Algeria’s gas reserves close to exhaustion

gas-algerieAccording to a study by Saudi-based Arab Petroleum Investment Corporation (Apicorp), Algeria is on the verge of facing gas supply shortages as concerns over the exhaustion of its natural gas reserves begin to gain more attention. The government is obliged to take a step towards aligning strong demand with the lack of new gas discoveries. Demand is expected to rise from around 30.9 billion cubic meters (bcm) in 2012 to 47.5 bcm in 2020, and 70 bcm in 2030.
The report stated that the new hydrocarbon law is part of its efforts to limit the effects as it strives to promote the principle of “domestic market obligation.” It also explained that it is the reason behind the government’s late focus on renewable energy and unconventional gas. Ali Aissaoui, senior consultant at Apicorp and author of the report, said Algeria’s problem remain unsolved by such policies because of the “significant and unsettling shift in the supply and demand of natural gas in Algeria.” He warned that the government should also concentrate on revising domestic pricing and subsidy reforms due to the alarming rise of local demand.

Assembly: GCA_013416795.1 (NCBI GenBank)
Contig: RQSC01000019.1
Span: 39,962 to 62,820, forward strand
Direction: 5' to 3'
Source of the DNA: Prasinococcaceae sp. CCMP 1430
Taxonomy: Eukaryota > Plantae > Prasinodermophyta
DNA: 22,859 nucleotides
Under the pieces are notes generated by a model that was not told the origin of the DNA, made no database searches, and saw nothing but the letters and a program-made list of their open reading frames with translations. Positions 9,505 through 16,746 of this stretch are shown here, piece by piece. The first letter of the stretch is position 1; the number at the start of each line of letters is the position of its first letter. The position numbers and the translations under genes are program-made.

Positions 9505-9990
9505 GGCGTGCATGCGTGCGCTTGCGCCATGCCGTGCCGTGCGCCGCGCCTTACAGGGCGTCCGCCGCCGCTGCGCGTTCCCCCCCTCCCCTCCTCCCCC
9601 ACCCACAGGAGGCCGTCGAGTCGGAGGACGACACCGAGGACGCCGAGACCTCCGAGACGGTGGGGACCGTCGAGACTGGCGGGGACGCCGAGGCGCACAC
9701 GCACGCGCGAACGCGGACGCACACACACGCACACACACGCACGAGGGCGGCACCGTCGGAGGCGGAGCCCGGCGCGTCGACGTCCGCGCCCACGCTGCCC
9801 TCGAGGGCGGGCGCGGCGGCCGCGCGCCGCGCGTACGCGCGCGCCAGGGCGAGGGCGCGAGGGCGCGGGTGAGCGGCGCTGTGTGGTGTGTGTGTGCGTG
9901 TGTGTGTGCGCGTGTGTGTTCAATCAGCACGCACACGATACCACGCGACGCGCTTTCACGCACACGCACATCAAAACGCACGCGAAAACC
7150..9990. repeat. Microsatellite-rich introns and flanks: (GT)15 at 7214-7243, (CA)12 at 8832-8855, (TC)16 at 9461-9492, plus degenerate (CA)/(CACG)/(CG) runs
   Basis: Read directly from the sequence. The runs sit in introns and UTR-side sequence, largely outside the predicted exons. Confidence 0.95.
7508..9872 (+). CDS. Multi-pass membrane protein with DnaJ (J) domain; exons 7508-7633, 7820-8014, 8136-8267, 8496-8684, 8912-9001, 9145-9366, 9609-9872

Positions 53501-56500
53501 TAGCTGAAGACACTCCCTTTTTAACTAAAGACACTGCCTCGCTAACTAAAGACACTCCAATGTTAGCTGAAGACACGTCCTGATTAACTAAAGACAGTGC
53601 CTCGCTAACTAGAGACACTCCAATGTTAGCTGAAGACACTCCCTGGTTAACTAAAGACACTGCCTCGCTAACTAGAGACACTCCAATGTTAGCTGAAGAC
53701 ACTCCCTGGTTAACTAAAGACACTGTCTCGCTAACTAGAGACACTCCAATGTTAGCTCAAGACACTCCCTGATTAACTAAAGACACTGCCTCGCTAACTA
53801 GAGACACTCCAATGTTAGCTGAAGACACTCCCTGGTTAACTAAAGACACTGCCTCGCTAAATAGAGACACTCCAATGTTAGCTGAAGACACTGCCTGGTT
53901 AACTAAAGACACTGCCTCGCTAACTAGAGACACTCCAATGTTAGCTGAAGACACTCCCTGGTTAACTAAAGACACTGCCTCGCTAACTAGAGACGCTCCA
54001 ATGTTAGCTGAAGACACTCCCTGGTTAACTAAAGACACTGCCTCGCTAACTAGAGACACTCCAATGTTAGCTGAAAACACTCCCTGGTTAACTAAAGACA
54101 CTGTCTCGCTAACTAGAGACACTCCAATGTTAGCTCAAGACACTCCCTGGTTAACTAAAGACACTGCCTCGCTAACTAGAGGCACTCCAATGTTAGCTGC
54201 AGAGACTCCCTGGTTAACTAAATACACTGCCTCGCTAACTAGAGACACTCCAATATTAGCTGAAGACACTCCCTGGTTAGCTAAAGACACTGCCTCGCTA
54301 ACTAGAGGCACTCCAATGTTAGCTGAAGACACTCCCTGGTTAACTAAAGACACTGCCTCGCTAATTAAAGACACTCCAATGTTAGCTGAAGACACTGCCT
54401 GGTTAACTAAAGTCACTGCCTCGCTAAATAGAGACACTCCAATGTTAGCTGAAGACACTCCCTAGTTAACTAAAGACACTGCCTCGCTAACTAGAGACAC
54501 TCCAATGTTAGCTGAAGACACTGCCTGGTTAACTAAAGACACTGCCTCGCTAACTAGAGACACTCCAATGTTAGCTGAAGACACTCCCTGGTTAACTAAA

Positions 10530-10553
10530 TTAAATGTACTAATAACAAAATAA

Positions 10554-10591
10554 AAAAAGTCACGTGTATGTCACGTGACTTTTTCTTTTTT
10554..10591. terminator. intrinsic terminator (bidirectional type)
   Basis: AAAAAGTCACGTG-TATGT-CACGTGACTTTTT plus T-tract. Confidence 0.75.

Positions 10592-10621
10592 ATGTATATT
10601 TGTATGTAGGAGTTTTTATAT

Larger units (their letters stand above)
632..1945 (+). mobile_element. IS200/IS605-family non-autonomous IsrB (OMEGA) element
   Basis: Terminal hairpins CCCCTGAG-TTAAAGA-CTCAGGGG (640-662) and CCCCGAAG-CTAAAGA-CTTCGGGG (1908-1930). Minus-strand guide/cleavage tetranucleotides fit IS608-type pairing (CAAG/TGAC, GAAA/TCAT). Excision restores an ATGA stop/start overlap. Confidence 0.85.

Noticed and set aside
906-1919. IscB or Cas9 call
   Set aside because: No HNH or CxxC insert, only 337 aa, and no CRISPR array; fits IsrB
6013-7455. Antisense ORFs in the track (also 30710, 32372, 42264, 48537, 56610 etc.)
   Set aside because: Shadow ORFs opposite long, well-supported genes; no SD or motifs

The Organization of Arab Petroleum Exporting Countries (OAPEC) estimates Algeria’s gas reserves to be around 4.5 trillion cubic meters; ranking it fourth among Arab countries. Recommendations have been forwarded by the senior consultant for the country to follow. One of them is to monitor its production capacity ratio with the rising demand so that it can establish a reasonable local pricing in order to “rationalize consumption.”
Aissaoui finally added that Algeria’s ‘energy consumption pattern’ which was formulated in the early 1980’s should be revised because doesn’t take into consideration the “changing political economy and social contexts” in order to allow a more socio-economic way of distributing its energy resources.

About Geraldine Boechat 2032 Articles
Senior Editor for Medafrica Times and former journalist for Swiss National Television. former NGO team leader in Burundi and Somalia